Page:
FMQs: 10% that’s not 10%
The more fundamental point is that not everyone who goes to university goes at 18, so when you look at the figures for people of all ages, the numbers from the most deprived areas both applying to and being accepted to university is up in 2015 compared to 2014, in both cases by about 10%.
Today’s UCAS publication suggests a 10 per cent rise in Scots-domiciled applications. However, much of the rise is due to the inclusion of teacher training courses at Scottish universities in the UCAS undergraduate scheme for the first time this year. The comparable year-on-year figure is a rise of one per cent as per the figures noted above.
In 2014, there were fewer late acceptances to Scotland recorded in the UCAS data for some Scottish providers, meaning that comparing acceptances with 2014 may not give an accurate measure of change. Also, a large set of teacher training courses at providers in Scotland were recruited through the UCAS Undergraduate scheme for the first time in 2015, having previously been recruited through UCAS Teacher Training. These two factors are estimated to account for around 3,800 of the 4,400 increase in acceptances to providers in Scotland in 2015 compared with 2014.
The UCAS figures above turn a reported 10.4% increase in acceptances into one of 1.4%.
Today’s UCAS figures show at age 18 a fall of 3% in the numbers applying in SIMD1 (most deprived 20%) and a rise in the other 4 quintiles. Acceptances have fallen by 7% for 18 year olds from the most deprived 20% [correction to earlier version, which said they were down for all quintiles – they are up for the other 4]. The number of 18 year olds in Scotland will have fallen by around 1.6% over the period, by way of important context.
But there are increases in applicants and acceptances across all of the SIMD groups when all ages are taken into account. The teacher training and late acceptance issues identified by UCAS are disproportionately relevant to older groups. It is beyond reasonable doubt that the large increases seen in the all-age data, in all groups, will be driven heavily by these data issues, and not by real change on the ground.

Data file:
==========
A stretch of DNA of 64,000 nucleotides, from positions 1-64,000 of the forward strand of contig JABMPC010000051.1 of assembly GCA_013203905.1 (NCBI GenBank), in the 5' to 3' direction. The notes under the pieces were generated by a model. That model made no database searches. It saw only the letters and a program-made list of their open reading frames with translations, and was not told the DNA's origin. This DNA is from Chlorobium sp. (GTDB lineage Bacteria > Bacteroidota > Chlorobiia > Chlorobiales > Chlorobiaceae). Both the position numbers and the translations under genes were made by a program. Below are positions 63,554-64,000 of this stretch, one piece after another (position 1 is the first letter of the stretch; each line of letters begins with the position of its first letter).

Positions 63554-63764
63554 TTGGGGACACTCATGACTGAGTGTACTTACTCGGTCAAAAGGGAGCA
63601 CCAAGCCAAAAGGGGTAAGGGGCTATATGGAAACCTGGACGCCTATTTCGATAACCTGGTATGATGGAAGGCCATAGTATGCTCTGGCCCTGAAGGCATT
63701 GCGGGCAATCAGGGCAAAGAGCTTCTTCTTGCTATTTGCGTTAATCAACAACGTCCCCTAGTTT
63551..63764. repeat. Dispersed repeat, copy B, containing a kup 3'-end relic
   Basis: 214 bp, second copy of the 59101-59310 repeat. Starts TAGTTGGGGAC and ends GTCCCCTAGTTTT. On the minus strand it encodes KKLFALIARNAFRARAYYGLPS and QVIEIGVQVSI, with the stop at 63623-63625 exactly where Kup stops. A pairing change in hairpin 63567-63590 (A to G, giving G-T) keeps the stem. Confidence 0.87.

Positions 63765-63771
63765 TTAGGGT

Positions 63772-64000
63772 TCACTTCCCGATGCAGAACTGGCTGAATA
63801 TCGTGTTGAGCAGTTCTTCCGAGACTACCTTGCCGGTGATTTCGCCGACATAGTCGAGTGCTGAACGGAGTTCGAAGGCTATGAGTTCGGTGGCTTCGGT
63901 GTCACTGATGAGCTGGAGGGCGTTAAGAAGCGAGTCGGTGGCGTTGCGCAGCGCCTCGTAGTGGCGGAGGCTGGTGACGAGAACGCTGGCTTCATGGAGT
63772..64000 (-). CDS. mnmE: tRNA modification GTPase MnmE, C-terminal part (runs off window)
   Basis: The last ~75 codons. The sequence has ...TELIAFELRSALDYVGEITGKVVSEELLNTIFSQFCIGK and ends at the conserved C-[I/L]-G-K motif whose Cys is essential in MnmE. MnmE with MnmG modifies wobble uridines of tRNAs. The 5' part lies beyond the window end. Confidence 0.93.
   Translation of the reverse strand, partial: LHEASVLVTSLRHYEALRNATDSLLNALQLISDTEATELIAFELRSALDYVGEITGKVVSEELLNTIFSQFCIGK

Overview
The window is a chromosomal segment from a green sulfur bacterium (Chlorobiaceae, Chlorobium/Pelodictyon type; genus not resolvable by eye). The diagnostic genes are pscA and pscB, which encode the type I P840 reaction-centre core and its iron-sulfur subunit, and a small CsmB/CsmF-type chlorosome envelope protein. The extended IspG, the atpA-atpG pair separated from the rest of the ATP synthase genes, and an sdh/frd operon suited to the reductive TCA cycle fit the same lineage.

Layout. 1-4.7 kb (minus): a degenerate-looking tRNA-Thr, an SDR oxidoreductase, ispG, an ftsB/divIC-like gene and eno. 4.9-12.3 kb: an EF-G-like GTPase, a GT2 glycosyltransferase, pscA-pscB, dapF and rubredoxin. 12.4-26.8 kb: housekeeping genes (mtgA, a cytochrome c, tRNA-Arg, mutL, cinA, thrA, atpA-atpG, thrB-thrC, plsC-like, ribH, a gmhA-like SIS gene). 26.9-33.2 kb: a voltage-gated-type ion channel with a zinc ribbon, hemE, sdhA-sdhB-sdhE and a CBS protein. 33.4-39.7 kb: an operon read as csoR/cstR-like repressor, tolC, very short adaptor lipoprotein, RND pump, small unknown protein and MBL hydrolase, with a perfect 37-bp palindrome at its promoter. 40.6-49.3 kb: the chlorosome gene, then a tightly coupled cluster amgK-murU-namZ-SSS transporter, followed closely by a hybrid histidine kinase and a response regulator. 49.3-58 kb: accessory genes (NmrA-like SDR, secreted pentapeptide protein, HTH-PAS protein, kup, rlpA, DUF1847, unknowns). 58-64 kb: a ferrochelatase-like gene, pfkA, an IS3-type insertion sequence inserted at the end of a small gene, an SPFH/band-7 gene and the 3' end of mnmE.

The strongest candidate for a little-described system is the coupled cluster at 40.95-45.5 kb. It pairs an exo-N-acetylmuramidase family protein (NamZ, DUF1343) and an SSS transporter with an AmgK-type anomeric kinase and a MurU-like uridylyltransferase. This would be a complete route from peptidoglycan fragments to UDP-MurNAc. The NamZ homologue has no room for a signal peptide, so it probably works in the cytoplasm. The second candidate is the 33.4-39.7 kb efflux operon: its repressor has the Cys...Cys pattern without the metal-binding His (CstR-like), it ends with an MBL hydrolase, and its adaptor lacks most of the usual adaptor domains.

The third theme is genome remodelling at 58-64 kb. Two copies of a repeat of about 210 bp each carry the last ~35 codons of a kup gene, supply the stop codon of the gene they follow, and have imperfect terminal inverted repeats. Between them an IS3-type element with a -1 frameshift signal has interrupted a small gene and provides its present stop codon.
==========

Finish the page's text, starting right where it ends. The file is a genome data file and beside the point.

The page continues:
To suggest therefore that there was a 10% increase in 2015 in the numbers applying and accepted from the most deprived backgrounds, once all ages are taken into account, gives a misleading impression. The like-for-like story, even once all ages are taken into account, will be quite different.
Unfortunately, as far as I can tell on a quick check , UCAS has not repeated its warning about 2014 to 2015 comparability for Scotland in its latest publication – yet it’s a very significant point, and at least as relevant as some other comparability issues UCAS flags up. It looks possible that whoever constructed the FM’s brief may have come a cropper over this.
It’s my guess therefore that the arcane-sounding, but fundamentally important, issues affecting data comparability may not have been drawn to the FM’s attention. But someone really should now, and to the Parliament and media, before this reading of the data acquires any currency. Because the last thing we need is reasons to downplay challenging numbers, when they are more likely than not to be telling us something important.
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